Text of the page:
• Serrated: This is when the tissues of a polyp have a saw-toothed appearance under the microscope. Having a serrated adenoma significantly increases the risk of colon cancer.

There are both sessile serrated polyps that have a high potential for turning cancerous on their own and traditional serrated polyps that are usually found further up the colon and often turn cancerous because they are missed during a colonoscopy.

Symptoms of Colon Polyps

In most cases, colon polyps do not cause any symptoms. Because of this, polyps can go undetected until they are found during a routine colonoscopy.

When polyps do cause symptoms, they may include:

Causes and Risk Factors

Scientists are not exactly sure why some people get colon polyps, and others do not. There is evidence that genetics play a part. This includes having so-called APC, TP53, and KRAS gene mutations which often run in families.

Certain people are at greater risk of polyps due to non-modifiable (unchangeable) risk factors, such as:

  • Being over 50
  • Being Black or of Eastern European Jewish descent
  • A family or personal history of colon polyps
  • A family history of colon cancer
  • A personal history of uterine or ovarian cancer

There are also modifiable (changeable) risk factors that may contribute to the onset of colon polyps, including:

  • Obesity
  • Eating a high-fat diet
  • Smoking
  • Excessive alcohol use
  • A sedentary lifestyle

There is no consistent way to prevent colon polyps, but a healthier diet and lifestyle may help. Calcium, folic acid supplements, and a daily low dose of aspirin may also protect against the development of polyps in some people.

Colon Cancer Screening

The best way to avoid colon cancer is to undergo routine colorectal cancer screening, Updated guidelines from the American Cancer Society and U.S. Preventive Service Task Force recommend screening starting at age 45 for adults at average risk of the disease.

The screening should be repeated every one to 10 years based on the type of test used:

Those at high risk because of a family history of colon cancer or other factors can be screened at an earlier age and tested more frequently.


Colon polyps are abnormal tissue growths in the colon's lining (large intestine). Many polyps are harmless, but some have the potential to turn cancerous.

Tubular and villous adenomas are two polyps that can sometimes develop into colon cancer, while inflammatory and hyperplastic polyps rarely do. Hamartomotous polyps found in children can also lead to cancer, albeit by different means.

To prevent polyps from turning cancerous, routine colon cancer screening is recommended. This includes direct and indirect screening methods such as colonoscopy, sigmoidoscopy, virtual colonoscopy, or stool-based tests.

A Word From Verywell

Most colon polyps are harmless and will never turn cancerous. Even so, there is often no way to tell when a small polyp might suddenly grow out of control and become a malignant tumor.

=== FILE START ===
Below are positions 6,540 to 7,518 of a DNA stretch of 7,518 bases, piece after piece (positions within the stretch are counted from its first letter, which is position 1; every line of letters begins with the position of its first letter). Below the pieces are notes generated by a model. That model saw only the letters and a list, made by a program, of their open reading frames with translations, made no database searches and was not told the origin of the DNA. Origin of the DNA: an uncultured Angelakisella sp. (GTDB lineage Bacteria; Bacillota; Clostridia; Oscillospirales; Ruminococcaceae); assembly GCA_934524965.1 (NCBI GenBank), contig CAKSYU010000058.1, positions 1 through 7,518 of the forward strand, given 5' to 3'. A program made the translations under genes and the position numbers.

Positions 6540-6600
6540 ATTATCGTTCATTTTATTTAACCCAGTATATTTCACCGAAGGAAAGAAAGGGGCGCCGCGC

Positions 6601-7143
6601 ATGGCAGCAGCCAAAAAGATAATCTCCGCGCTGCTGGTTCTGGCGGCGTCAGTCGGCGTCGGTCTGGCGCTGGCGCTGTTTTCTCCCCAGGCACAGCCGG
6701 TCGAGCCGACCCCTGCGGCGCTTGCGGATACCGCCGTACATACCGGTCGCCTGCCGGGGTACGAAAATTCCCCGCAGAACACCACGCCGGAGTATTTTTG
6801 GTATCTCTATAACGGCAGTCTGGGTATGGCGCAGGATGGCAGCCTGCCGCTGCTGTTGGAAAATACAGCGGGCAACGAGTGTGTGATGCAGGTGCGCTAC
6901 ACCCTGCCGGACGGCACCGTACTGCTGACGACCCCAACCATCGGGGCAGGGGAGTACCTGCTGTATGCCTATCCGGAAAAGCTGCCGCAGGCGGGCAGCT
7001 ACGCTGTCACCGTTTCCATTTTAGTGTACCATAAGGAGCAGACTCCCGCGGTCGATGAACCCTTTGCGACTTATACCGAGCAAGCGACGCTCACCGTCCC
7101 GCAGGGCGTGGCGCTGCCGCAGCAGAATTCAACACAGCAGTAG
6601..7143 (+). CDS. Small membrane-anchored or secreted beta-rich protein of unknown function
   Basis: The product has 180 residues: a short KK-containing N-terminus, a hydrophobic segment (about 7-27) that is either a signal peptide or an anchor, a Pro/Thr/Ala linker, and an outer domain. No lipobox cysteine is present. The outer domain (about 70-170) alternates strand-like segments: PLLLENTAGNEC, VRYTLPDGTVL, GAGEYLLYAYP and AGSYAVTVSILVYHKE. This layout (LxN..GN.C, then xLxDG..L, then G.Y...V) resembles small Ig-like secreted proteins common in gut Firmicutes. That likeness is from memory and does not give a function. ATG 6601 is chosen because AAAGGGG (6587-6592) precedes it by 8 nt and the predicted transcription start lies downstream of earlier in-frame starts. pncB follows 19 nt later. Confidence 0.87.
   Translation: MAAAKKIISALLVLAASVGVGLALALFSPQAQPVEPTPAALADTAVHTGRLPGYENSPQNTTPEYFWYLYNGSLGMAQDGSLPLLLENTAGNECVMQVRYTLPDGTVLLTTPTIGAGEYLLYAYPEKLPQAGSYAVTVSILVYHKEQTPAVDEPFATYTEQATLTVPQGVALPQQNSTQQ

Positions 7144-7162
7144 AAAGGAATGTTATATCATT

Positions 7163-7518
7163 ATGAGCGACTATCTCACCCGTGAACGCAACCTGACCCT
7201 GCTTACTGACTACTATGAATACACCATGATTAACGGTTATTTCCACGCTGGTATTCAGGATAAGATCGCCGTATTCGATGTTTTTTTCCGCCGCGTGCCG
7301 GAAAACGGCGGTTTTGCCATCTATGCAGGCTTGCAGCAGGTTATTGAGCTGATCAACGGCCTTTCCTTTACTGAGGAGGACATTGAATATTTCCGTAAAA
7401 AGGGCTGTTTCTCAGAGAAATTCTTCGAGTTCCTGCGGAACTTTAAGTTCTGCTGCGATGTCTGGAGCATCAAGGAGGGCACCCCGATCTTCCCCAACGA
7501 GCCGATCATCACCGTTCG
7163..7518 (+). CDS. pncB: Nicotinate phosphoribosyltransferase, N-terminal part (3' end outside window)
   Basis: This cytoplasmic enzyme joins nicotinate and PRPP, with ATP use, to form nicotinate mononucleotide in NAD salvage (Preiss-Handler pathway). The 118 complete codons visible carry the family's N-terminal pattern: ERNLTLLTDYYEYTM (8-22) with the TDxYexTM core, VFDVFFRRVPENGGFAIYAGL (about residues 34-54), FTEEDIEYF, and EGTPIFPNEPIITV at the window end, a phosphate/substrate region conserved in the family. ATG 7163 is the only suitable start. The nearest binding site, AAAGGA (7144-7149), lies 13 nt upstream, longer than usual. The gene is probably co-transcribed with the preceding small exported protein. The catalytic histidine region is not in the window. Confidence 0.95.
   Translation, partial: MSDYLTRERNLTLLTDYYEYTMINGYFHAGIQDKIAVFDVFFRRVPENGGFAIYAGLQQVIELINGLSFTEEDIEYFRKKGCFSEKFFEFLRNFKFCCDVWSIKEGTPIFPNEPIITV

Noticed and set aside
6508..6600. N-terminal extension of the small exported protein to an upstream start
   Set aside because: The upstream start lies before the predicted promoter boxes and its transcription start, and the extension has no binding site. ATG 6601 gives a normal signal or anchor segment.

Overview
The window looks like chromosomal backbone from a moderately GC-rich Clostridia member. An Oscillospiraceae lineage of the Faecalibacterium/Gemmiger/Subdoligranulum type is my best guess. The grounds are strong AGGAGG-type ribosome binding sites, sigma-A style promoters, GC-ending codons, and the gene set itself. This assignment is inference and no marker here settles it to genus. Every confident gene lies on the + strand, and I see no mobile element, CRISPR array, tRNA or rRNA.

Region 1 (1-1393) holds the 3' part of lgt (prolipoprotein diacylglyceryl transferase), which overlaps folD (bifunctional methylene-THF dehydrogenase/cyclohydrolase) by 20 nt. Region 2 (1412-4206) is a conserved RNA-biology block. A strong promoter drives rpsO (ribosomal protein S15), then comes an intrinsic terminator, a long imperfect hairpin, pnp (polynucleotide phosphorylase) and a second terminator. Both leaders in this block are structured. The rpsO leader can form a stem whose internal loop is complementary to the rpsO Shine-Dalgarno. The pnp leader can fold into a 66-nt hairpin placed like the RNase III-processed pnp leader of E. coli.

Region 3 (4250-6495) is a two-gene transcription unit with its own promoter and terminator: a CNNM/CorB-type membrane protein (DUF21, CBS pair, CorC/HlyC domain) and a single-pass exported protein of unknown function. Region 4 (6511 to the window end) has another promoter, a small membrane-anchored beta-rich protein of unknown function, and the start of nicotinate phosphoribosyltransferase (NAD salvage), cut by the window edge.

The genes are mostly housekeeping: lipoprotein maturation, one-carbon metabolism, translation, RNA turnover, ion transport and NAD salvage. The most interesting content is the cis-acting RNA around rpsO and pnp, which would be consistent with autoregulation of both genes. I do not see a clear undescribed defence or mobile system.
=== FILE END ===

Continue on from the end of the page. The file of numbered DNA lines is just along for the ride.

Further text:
By adhering to colon cancer screening recommendations, suspicious polyps can be identified and removed before there is any chance of them turning cancerous. Even if cancer is found, early diagnosis almost always leads to better outcomes.

13 Sources
Verywell Health uses only high-quality sources, including peer-reviewed studies, to support the facts within our articles. Read our editorial process to learn more about how we fact-check and keep our content accurate, reliable, and trustworthy.
  1. Shussman N, Wexner SD. Colorectal polyps and polyposis syndromes. Gastroenterol Rep (Oxf). 2014;2(1):1-15. doi:10.1093/gastro/got041

  2. American Cancer Society. Understanding your pathology report: colon polyps.

  3. Mitchem JB, Hall JF. Adenomatous polyposis syndromes: diagnosis and managementClin Colon Rectal Surg. 2016;29(4):321–9. doi:10.1055/s-0036-1584089

  4. Click B, Pinsky PF, Hickey T, Doroudi M, Schoen RE. Association of colonoscopy adenoma findings with long-term colorectal cancer incidenceJAMA. 2018;319(19):2021-31. doi:10.1001/jama.2018.5809

  5. Molmenti CL, Kolb JM, Karlitz JJ. Advanced colorectal polyps on colonoscopy: a trigger for earlier screening of family membersAm J Gastroenterol. 2020;115(3):311-314. doi:10.14309/ajg.0000000000000467

  6. Crohn's and Colitis Foundation. The risk of colorectal cancer in Crohn's disease and ulcerative colitis patients.

  7. Politis DS, Katsanos KH, Tsianos EV, Christodoulou DK. Pseudopolyps in inflammatory bowel diseases: Have we learned enough?. World J Gastroenterol. 2017;23(9):1541-1551. doi:10.3748/wjg.v23.i9.1541

  8. Cone MM. Hamartomatous polyps and associated syndromes. Clin Colon Rectal Surg. 2016;29(4):330–5. doi:10.1055/s-0036-1582441

  9. Wolff RK, Hoffman MD, Wolff EC, et al. Mutation analysis of adenomas and carcinomas of the colon: early and late driversGenes Chromosomes Cancer. 2018;57(7):366-76. doi:10.1002/gcc.22539

  10. American Cancer Society. Guideline for colorectal cancer screening.

  11. American Cancer Society. Can colorectal cancer be prevented?

  12. US Preventive Services Task Force, Bibbins-Domingo K, Grossman DC, et al. Screening for colorectal cancer: US Preventive Services Task Force recommendation statement. JAMA. 2016;315(23):2564-2575. doi:10.1001/jama.2016.5989

  13. Shaukat A, Kahi CJ, Burke CA, et al. ACG clinical guidelines: colorectal cancer screening 2021. Am J Gastroenterol. 2021;116(3):458-79. doi: 10.14309/ajg.0000000000001122

By Amber J. Tresca
Amber J. Tresca is a freelance writer and speaker who covers digestive conditions, including IBD. She was diagnosed with ulcerative colitis at age 16.